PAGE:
Within the realm of Islamic finance, syndicated loans can take a variety of forms and may be a form of Musharaka financing but because of the prohibitions in Islamic finance concerning riba there are significant differences between an Islamic syndicated loan and a conventional syndicated loan.
Islamic syndicated financing 'refers to the participation of a group of institutions in a joint financing operation through one of the Shariah permitted modes of financing' according to Bahrain-based Accounting and Auditing Organization for Islamic Financial Institutions.
In addition to Musharaka financing, such loan syndications are also often structured around the Tawarruq (Murabaha) concept and this occurs when an underlying asset such as a commodity is sold to the obligor on deferred payment terms. This means that conventional and Islamic finance houses can work together on the same Islamic syndicated loan as long as all the tenets of Shariah are complied with.
Syndicated financing provides a means for Islamic banks essentially to combine their balance sheets to provide financing for higher value transactions than they would otherwise be capable of. Another significant advantage is that such syndications allow banks to mitigate some of their risk at the same time.
When the mandated lead arranger (Wakeel or agent) in the syndicate is selling down the loan to be syndicated it should do so at par without either marking it up or down but can instead, if it wishes to do so, charge a management or administration fee to cover the cost of the extra work that it has to undertake. The other banks involved in the transaction (Muwakkils or principals) should be party to an investment agency agreement.
The market for Islamic syndicated loans
According to statistics gathered by IFIS, the Islamic finance portal from Euromoney, the Islamic syndicated lending market expanded from $19.6bn in 2007 to $27.2bn in 2008, which represents growth of 32%. The bulk of this lending was in the GCC where volumes rose from $17bn in 2007 to $22bn in 2008.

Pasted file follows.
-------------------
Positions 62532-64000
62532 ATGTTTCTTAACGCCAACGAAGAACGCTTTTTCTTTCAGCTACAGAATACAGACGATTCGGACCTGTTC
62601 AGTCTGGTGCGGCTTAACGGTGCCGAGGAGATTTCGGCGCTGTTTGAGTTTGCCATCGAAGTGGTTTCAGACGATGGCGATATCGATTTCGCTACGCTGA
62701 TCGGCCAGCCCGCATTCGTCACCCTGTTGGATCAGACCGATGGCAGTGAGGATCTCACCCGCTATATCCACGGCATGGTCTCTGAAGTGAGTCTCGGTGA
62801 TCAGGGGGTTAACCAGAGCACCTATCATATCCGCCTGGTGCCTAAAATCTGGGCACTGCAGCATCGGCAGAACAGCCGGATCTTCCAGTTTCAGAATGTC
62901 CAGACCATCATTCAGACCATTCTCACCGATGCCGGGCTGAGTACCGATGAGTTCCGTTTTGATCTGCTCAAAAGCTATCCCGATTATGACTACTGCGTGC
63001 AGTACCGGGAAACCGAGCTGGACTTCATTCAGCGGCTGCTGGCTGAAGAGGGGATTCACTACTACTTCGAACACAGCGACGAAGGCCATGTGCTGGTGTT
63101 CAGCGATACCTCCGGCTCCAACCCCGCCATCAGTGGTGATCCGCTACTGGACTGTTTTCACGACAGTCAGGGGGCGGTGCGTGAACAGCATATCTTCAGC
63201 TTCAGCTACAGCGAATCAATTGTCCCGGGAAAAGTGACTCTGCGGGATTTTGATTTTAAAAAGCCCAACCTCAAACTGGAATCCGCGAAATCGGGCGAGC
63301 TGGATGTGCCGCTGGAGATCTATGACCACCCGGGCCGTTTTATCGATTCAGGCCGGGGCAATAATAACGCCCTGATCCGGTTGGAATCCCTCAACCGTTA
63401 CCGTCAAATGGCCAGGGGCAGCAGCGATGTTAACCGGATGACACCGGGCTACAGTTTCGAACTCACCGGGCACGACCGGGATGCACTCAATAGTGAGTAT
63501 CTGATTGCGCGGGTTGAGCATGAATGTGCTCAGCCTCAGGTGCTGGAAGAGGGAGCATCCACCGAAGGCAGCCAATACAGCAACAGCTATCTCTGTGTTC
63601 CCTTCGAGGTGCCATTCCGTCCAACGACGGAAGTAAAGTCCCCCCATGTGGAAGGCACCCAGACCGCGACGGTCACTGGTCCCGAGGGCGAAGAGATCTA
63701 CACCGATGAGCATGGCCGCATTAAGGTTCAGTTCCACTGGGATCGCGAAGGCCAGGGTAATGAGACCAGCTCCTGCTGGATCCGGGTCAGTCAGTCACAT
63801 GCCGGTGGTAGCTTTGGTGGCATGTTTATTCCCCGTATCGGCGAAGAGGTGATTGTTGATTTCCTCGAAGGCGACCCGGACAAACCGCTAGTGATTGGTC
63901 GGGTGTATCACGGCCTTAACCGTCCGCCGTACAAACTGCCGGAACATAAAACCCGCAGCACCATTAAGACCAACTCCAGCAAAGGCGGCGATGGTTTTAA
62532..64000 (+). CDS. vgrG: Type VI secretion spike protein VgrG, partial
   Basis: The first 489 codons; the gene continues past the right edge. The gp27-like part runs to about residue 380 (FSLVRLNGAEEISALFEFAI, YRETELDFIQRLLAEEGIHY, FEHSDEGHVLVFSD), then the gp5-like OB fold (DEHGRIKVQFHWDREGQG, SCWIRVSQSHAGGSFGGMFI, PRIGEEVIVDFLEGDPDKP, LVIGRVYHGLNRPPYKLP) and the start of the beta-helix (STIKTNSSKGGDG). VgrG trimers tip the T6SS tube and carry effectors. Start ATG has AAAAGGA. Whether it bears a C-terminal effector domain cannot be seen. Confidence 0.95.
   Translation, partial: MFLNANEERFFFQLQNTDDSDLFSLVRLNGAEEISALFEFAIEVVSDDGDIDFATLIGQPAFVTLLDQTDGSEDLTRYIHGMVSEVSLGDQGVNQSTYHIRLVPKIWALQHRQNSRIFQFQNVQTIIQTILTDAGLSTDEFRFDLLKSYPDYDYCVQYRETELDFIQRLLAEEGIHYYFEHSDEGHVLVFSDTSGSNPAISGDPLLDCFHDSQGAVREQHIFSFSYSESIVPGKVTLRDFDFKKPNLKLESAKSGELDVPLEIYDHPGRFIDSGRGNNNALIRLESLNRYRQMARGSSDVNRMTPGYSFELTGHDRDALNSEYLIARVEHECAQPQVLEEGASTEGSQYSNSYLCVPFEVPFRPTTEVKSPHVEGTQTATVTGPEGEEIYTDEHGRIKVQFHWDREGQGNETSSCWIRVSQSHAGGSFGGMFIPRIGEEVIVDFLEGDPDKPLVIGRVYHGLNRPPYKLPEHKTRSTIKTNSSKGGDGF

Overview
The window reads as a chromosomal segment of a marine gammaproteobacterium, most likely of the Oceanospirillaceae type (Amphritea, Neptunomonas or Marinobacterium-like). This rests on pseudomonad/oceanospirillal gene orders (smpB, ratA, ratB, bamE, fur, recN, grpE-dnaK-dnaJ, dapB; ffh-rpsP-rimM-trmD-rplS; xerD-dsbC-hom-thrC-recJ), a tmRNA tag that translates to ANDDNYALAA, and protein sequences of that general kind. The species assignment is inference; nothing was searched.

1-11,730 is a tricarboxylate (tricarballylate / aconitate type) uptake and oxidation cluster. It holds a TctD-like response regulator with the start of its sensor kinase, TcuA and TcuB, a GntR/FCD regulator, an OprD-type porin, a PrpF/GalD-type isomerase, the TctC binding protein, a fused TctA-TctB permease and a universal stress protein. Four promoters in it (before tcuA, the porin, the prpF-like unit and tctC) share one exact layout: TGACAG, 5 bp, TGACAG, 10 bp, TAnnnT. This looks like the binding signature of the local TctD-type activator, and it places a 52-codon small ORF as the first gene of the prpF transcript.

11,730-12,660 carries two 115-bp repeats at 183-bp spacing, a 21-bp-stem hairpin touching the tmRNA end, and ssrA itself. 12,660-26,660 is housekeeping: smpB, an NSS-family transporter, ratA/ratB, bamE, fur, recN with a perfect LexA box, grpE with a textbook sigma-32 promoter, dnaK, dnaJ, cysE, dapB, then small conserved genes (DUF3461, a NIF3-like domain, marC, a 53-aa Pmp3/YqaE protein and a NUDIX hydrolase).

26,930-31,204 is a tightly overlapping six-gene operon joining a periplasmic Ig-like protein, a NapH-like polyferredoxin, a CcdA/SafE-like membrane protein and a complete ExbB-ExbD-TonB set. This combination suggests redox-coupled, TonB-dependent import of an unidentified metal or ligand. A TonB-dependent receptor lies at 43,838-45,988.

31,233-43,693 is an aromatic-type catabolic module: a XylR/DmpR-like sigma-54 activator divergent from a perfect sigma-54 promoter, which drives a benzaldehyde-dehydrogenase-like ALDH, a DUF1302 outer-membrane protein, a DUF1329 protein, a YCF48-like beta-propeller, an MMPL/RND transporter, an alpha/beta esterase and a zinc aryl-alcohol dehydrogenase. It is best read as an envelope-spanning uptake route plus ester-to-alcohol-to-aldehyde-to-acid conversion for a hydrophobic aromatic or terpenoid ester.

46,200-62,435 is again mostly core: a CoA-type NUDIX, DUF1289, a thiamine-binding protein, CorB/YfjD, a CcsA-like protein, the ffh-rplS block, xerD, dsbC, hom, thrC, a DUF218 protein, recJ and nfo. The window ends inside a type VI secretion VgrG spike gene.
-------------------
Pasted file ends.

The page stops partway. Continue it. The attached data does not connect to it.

As we might expect, in reality this growth was achieved over the first three quarters of 2008 since Islamic syndicated lending all but froze in the last quarter of the year. To give these statistics some context and scale, it is worth noting that in 2007 the global conventional syndicated loan market was estimated at over $4,500bn which shows either how underdeveloped the Islamic syndicated loans market is, or that there is much more potential in this sector and that the volumes we see at present are only scratching the surface of what can be achieved when the industry is fully grown.
The market for Islamic syndicated lending stalled between 2006 and 2007 and experienced significant growth in 2008 before that growth was stymied by the onset of the financial crisis and subsequent recession.
There has been a significant pick-up in deals since the start of 2009, with a total of 36 deals announced or closed worth a cumulative total of $9.5bn. If the rest of the year continues as it started it would suggest that total Islamic syndicated loans for 2009 will end in the region of $21bn, which would be broadly in line with 2007 levels.
What is interesting is that $3.8bn of these deals are from the UAE which indicates both how committed the emirates are to Islamic finance as well as the need that the nation has to refinance debt this year.